EDITOR’S NOTE: This is part of a series of stories about the Berkeley Marina written by UC Berkeley journalism graduate students in partnership with Berkeleyside.
With the hospitality industry showing signs of a post-pandemic comeback, local hotel workers are fighting for higher pay and affordable health care and against increased workloads.
Hospitality workers, including housekeepers, janitors, cooks, servers, and maintenance engineers, at the DoubleTree by Hilton in the Berkeley Marina have been working without a union contract since 2018 and in late October many of them joined a nationwide protest to draw attention to their plight.
The uptick in protests comes at a time when the hotel industry, which suffered a severe slump as COVID-19 raged, is showing signs of recovery. U.S. hotel occupancy currently stands at 59.8%, compared with less than 40% at the beginning of the year, according to a report from STR, a hospitality analytics firm.
As the city of Berkeley wrestles with ambitious plans to revitalize the Berkeley Marina, the viability of the DoubleTree, the marina’s sole hotel, is important to its success. The hotel’s lease payments account for 21% of Marina Fund revenues.
Last year, DoubleTree’s occupancy rate dipped from 90% to 30%, according to the city of Berkeley. To make matters worse it is facing competition with the arrival of a downtown Residence Inn, a Marriott operation that has already cut a deal with UC Berkeley for alumni preferences and is expecting to open in December.
DoubleTree workers are asking for a contract comparable to other local hotel workers, according to Ted Waechter, spokesperson and organizer for Unite Here.
Waechter said many DoubleTree workers “are still making the minimum wage, which is just about over $16 an hour. Meanwhile, in many other hotels that we represent, the workers have already signed the contract; the other workers who do the same jobs at nearby hotels are already making $4 to $5 more per hour.”
DoubleTree management declined to comment beyond confirming that it is currently negotiating a new contract with Unite Here.
The union says DoubleTree has proposed increasing the share of health care costs borne by new workers. Instead of having their insurance premiums paid by DoubleTree, newly hired workers would have to pay a percentage of their premiums for the first five years.
“The standard that we’ve won for virtually all hotel workers is that after you pass your probation as a new hire, you get good affordable health care for your family,” Waechter said. “And there’s only very small co-pays. Meanwhile, union hotel workers at virtually every other hotel in the East Bay don’t have to pay out-of-pocket in terms of their health care premiums at all.”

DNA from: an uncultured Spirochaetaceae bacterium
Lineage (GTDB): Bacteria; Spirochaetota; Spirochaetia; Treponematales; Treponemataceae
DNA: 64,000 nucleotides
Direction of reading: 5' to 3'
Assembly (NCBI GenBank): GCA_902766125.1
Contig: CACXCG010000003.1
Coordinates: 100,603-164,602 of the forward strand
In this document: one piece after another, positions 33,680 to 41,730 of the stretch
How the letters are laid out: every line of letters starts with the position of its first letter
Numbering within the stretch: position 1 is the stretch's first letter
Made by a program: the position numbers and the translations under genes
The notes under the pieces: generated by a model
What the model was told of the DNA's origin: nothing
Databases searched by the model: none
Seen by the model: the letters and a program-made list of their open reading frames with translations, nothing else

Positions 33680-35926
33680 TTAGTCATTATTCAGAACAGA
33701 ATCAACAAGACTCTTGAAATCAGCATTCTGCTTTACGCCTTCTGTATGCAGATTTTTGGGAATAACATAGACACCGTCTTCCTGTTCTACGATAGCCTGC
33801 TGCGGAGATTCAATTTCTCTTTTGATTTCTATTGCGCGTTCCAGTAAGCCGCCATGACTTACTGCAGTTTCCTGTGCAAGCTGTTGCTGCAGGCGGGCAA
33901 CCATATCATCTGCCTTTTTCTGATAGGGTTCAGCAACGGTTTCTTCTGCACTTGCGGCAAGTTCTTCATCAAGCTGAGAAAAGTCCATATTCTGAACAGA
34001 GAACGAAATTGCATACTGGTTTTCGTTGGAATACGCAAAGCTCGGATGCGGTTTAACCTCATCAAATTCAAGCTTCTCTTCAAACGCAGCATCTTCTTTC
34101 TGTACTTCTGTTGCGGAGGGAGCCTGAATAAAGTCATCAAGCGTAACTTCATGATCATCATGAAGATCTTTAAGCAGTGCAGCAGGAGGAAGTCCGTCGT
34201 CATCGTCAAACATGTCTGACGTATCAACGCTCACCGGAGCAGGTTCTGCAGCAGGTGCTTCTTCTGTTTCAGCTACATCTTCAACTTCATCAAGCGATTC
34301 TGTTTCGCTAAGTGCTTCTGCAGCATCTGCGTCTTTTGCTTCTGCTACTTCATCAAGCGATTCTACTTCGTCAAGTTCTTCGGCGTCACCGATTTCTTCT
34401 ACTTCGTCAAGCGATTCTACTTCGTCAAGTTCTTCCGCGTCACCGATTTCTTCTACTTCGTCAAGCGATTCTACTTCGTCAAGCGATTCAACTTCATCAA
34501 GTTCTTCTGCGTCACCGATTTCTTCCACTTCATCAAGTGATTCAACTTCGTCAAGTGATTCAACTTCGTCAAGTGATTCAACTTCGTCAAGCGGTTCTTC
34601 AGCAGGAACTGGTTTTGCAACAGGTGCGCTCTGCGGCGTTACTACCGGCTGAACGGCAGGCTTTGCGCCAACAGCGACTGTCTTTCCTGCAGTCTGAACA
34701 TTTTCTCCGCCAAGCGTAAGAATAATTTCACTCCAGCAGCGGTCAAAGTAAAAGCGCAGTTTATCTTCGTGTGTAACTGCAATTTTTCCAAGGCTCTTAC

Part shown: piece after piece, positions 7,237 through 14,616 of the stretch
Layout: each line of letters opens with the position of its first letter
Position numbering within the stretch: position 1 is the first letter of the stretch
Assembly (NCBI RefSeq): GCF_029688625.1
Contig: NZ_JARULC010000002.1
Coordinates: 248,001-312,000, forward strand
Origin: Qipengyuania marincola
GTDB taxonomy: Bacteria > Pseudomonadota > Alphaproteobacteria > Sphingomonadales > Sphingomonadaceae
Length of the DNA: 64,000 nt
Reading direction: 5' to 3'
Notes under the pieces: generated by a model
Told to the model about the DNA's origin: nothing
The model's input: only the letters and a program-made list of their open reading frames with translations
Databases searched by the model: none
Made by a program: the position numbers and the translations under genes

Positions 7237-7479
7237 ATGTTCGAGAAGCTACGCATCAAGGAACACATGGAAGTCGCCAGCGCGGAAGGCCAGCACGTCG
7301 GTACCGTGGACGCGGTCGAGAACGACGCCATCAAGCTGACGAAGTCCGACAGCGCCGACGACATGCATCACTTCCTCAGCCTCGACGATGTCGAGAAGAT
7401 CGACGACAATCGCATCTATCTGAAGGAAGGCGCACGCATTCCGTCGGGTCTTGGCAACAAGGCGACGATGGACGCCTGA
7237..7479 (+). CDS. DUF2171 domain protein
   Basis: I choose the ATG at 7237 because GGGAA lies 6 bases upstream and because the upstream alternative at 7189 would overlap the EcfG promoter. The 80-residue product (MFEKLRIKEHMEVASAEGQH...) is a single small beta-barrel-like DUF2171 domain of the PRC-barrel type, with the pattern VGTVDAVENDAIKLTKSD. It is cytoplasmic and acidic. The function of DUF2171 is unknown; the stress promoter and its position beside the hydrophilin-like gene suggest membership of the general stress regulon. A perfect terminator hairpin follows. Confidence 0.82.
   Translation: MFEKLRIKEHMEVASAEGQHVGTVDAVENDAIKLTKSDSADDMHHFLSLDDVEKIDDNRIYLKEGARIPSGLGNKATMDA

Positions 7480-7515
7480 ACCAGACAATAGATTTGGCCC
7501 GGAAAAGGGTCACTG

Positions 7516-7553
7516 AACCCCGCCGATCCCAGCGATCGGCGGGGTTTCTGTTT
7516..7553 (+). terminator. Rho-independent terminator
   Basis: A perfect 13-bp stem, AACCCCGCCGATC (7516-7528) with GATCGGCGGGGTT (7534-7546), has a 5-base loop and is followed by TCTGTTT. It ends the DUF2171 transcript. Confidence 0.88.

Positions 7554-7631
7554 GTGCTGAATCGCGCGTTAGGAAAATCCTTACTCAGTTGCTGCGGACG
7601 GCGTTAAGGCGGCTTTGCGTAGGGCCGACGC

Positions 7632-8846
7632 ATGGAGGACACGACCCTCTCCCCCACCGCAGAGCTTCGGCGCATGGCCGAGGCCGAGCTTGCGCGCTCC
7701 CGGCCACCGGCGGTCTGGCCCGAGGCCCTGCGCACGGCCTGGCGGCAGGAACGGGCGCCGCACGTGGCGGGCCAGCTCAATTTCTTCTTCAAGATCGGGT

The workers are also seeking to restore full housekeeping services, which many hotels cut back to reduce labor costs during the pandemic.
“The hotel industry wants to go back to full occupancy without ever bringing back the full workforce, but we are fighting to stop them,” Yolanda Chen, a housekeeper at the Hilton Union Square in San Francisco, said in a union news release.
Unite Here, the union that launched the nationwide protest on Oct. 28, represents 300,000 workers across Canada and the U.S., in hotel, gaming, food service, manufacturing and other industries.
Saru Jayaraman, director of the Food Labor Research Center and an assistant adjunct professor at the Goldman School of Public Policy at UC Berkeley, said the protests are what he calls the “great rebellion.”
“This is a moment where so many workers are just walking away from the hospitality industry in general and saying, ‘Enough is enough,” she said.
The decline in labor is the largest pressure facing the hotel industry, said Zach Demuth, senior manager of hotel research at JLL, the global commercial real estate services company.
“Since the onset of COVID, nearly 2 million workers have left the industry,” he said. “As demand continues to recover and occupancy rises, this negatively impacts the guest experience and puts further pressure on owners and operators. There are numerous initiatives being rolled out to help correct this trend as a strong workforce is vital to the long-term health of the industry.”
The hotel business locally is slowly showing signs of recovery after suffering deeply from COVID-19 last year. According to a December 2020 report from the Berkeley Office of Economic Development, 75% of Berkeley hotel rooms were temporarily closed from March to October 2020. The city’s hotel tax revenues declined by 70%, a loss of $4.7 million year-over-year from March to November 2020.
Aria Yang is a student in the Graduate School of Journalism at UC Berkeley covering economic development.